How Urban Outfitters’ Nuuly is outsmarting Rent the Runway
Urban Outfitters Inc., or URBN, has been quietly building a new segment near its headquarters in Philadelphia.
Launched in 2019, Nuuly is a clothing rental subscription service that features the company’s brands Urban Outfitters, Free People and Anthropologie, as well as more than 400 other brands and designers.
URBN leaders say Nuuly further expands the company’s flagship brands, rather than diluting its wholesale profitability among customers.
“They’re getting exposure to our family of brands, and they are actually more inclined to go buy from our sister brands,” said Nuuly President and URBN Chief Technology Officer Dave Hayne.
Nuuly is set to reach profitability in its third or fourth fiscal quarter of 2023. The service has seen substantial growth in its short existence. Its revenue almost doubled year over year in URBN’s second quarter, driven by an 85% increase in active subscribers.
“In 2019, they launched with $0 in revenue. This is going to be one of the fastest kind of concepts to get to break even profitability that we’ve ever seen,” said Adrienne Yih, a consumer discretionary analyst at Barclays.
The number of users is only growing. Nuuly boasted about 198,000 subscribers as of Nov. 3, just 2,000 shy of the goal its leaders set out to achieve by the end of the fiscal year.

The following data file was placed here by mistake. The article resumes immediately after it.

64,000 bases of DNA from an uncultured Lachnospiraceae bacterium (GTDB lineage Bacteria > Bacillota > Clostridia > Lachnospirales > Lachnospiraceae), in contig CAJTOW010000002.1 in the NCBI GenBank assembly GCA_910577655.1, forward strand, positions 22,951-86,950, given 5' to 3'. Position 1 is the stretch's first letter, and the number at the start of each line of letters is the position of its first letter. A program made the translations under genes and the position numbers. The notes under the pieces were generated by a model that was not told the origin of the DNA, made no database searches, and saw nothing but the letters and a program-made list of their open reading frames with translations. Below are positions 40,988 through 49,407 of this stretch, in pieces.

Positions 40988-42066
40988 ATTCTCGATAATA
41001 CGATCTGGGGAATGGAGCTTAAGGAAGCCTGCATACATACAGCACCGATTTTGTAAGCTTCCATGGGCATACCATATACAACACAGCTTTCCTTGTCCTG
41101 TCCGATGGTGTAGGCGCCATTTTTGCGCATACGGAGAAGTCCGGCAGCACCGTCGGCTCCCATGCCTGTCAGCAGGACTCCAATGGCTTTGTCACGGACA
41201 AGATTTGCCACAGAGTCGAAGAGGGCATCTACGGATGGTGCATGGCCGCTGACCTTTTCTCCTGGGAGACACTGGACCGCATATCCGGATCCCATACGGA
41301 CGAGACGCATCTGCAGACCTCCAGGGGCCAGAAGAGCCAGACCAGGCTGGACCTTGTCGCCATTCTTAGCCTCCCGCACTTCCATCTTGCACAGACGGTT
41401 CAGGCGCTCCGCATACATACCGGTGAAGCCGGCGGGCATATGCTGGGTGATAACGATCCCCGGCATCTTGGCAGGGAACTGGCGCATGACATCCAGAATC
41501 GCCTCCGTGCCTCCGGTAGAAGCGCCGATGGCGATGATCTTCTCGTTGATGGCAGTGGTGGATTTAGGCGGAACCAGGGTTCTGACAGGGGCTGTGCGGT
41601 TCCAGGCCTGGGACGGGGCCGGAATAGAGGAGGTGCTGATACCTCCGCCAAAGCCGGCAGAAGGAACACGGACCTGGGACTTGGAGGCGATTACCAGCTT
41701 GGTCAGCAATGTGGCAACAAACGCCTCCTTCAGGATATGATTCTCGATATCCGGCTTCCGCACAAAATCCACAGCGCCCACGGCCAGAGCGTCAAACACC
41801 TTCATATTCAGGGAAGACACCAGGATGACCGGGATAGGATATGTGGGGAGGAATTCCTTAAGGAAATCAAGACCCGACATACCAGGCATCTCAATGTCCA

“Most of the timeframes that we’ve set up until now, we’ve been running ahead of,” Hayne said.
Analysts project Nuuly will add $1 billion in value to URBN over the next three to five years.
Nuuly leaders hope the momentum continues. As the platform grows, the company is opening a new $60 million facility in the Kansas City, Missouri, region in January 2024, which it says will help support upward of 600,000 subscribers.
“The goal is to triple the overall business. And Kansas City is really what allows us to do that,” Hayne said.
Though Nuuly isn’t the first rental service on the market, analysts said there’s a lot of opportunity in the nascent space.
Consumers are increasingly curious about rental. The current millennial and Gen Z generations are interested in both sustainability and newness. Of this group, 15% say they’re willing to try clothing rental and 48% are willing to buy apparel secondhand, according to a McKinsey & Company report.
The report predicts the rental industry could represent 3% of the total retail market by 2030, while re-commerce, or secondhand sales, will likely represent 12%.
Analysts said Nuuly is well-positioned because of the backing of its parent company, which has invested more than $100 million in its development and essentially sped up development by “at least three years,” Yih said.
As Nuuly rises in the industry, another company is falling. Rent the Runway’s share price has dropped about 97% since it went public in late October 2021. In its second quarter this year, the company reported $75.5 million in revenue, down 1% from the same quarter the year prior.
An industry source said this was a reflection of Rent the Runway’s performance, rather than the rental market as a whole. Other companies such as Express, Vince Camuto and Banana Republic all launched rental platforms in 2018 and 2019, though unlike Nuuly, they only offer their own labels.
While data on the emerging segment varies greatly, experts agree the potential is huge. McKinsey & Company predicts it could reach $2.1 billion by 2025.